2010:001 - Antrim town, Antrim

NMI Burial Excavation Records

County: Antrim Site name: Antrim town

Sites and Monuments Record No.: ANT050–181–183 Licence number: AE/09/22, AE/09/148

Author: Declan P. Hurl, Amey Consulting Ltd, Rushmere House, 46 Cadogan Park, Belfast, BT9 6HH.

Site type: Multiphase urban

ITM: E 715061m, N 886525m

Latitude, Longitude (decimal degrees): 54.713634, -6.214283

Works for the deep manhole pit in Antrim Castle Gardens, on the north side of Six Mile Water, revealed a wooden structure set in a series of three interlinked trenches. The structure consisted of two parallel beams, measuring 0.2–0.25m wide and 0.13–0.16m thick, running north-west/south-east approximately 4m apart. Connecting them along the south-east side was a further beam, 0.26m by 0.26m; carpentry joints on all three beams ensured a good connection. A slot was cut through the upper beam over each joint, in each of which the remains of upright planks were discovered. A series of wooden uprights flanked the south-west beam, though their association with the structure is uncertain. Radiocarbon analysis dated elements of the structure to the 7th or 8th century, though dendrochronological study of the upper beam suggested a felling date of around 1650. Subsequently samples of wood from timbers and objects associated with the beams were submitted for radiocarbon analysis, but petrochemical contamination of the wood appeared to have compromised the results and no direct artefactual evidence was recovered.

Also revealed in the area were two drystone drains, one substantial and the other considerably smaller, both probably dating from the 17th or 18th century.

The pipeline running east from the manhole in Antrim Castle Gardens across the route of the Dublin Road and the wall of the Antrim bastion was inserted by directional drilling. Three pits were opened in Market Square to install manholes to receive the pipeline and to direct it across Market Square to High Street. Further drystone drains, also probably dating to the 17th or 18th century, were uncovered in pits at either end of Market Square. The pipeline trench along High Street and a branch line along Railway Street were monitored; nothing of archaeological significance was identified.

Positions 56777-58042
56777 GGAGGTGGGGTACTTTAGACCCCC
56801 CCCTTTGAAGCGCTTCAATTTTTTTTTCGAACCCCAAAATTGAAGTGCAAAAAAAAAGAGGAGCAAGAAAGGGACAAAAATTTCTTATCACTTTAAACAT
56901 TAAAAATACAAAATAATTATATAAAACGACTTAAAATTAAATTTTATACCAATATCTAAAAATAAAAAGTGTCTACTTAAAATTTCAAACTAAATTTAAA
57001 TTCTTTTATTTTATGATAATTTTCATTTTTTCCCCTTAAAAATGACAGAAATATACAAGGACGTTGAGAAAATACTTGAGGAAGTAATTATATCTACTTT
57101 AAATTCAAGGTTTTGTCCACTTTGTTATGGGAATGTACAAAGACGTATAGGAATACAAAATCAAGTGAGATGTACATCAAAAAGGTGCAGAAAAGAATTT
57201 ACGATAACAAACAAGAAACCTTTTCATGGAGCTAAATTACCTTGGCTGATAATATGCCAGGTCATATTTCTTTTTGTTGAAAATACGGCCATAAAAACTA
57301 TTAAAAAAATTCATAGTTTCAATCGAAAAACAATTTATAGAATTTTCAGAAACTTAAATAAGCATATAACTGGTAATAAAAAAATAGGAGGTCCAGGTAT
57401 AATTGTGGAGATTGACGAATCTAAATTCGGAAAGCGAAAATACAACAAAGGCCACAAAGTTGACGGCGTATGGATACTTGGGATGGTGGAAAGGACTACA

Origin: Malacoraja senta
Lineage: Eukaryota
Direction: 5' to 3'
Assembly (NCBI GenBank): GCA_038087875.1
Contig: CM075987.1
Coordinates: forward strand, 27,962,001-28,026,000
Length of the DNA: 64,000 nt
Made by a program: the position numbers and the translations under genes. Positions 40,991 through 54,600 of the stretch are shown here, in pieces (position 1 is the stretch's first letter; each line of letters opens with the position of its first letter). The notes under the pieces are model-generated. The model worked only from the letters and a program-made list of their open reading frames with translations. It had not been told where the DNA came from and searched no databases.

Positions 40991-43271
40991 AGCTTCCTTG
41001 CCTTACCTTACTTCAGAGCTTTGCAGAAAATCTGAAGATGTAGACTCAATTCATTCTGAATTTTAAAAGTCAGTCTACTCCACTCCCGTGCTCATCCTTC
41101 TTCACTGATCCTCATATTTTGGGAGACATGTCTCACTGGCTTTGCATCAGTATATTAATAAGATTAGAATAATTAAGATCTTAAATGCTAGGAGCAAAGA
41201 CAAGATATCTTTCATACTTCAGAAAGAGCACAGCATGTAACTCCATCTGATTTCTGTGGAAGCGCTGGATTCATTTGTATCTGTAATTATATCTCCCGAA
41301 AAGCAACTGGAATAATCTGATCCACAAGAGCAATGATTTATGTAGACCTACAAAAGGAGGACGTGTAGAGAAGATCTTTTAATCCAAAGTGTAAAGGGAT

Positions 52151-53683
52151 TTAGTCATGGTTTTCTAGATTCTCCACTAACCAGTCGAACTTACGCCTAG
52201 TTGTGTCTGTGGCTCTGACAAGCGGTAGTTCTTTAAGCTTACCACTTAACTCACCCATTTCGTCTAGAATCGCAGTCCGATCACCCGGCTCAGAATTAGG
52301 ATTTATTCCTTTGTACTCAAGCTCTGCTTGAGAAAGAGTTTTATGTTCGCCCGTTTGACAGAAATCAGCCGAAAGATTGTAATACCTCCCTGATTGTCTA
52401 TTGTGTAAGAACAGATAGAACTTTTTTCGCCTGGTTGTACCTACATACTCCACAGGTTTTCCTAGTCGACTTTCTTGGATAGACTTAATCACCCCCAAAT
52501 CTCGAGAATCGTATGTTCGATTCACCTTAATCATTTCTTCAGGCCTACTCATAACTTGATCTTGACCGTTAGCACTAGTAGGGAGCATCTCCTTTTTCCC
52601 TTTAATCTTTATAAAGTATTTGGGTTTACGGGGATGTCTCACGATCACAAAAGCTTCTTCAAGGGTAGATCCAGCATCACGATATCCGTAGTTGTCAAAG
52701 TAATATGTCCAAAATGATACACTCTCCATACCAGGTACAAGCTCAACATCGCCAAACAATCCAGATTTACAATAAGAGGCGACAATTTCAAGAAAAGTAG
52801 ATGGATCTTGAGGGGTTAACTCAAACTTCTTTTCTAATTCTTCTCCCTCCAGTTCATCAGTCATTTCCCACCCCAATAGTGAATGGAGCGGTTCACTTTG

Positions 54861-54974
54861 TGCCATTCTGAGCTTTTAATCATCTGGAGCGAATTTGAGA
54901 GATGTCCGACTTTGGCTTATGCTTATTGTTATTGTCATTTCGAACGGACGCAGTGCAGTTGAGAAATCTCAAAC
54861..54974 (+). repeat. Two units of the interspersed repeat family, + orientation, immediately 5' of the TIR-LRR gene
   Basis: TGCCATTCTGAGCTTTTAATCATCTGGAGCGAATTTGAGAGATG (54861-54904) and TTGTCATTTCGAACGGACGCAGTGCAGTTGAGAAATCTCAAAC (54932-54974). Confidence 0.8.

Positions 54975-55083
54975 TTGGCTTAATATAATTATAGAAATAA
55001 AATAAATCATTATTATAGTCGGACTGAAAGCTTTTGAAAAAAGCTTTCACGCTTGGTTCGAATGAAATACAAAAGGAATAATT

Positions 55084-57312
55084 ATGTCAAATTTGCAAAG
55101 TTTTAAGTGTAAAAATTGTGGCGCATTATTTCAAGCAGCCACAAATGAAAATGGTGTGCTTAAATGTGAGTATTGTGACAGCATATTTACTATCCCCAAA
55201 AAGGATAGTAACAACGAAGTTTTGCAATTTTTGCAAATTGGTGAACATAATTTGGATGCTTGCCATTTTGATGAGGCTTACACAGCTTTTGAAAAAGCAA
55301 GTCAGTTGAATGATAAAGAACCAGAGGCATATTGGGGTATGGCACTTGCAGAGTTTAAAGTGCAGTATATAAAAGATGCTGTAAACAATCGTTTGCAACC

At the request of Antrim Borough Council, clearance of the trench along the line of the collapsed 45m-long Antrim bastion wall was undertaken in preparation for the re-erection of the wall, for which a stabilising piling regime was proposed. Monitoring of the works revealed features associated with at least two phases of the bastion wall; the earlier one, 1m wide, was surmounted by the later one, 0.65m wide. An area of intense burning, 2.4m wide, was located in the centre of the wall span, which may have been associated with finds of slag and part of a furnace bottom located in the base of the later phase wall. Two copper-based trader’s tokens were found within the burnt material.

Two masonry features were uncovered in the east and south areas of the span. One was a small stretch of mortared rough stones, 1.5m long, 10m from the bastion and located on the east side of the wall; as it was not threatened by the work to re-erect the wall, it was not further investigated.

Approximately 6m from the south end of the wall, a 2m-wide feature cut into the slope of the terracebehind the wall. It was filled with stones, some being mortared to form a rough face to the south-east, and appeared to pre-date the later phase wall. It was partly excavated to permit the positioning of a pile to strengthen the proposed new wall.

Neither of the two masonry features appeared to relate to the three ‘pinning walls’, which had run from the bastion wall into the rampart for stability but which had not extended to the base of the bastion wall where the masonry features were located.

Also revealed was a possible ditch running approximately north–south beneath and at a slight angle to the line of the wall; this may be associated with sections of late medieval ditch encountered in previous investigations.

Declan P. Hurl, Amey Consulting Ltd, Rushmere House, 46 Cadogan Park, Belfast, BT9 6HH.

Editor’s note: Although excavated in 2009, the report on this site arrived too late for inclusion in the bulletin of that year.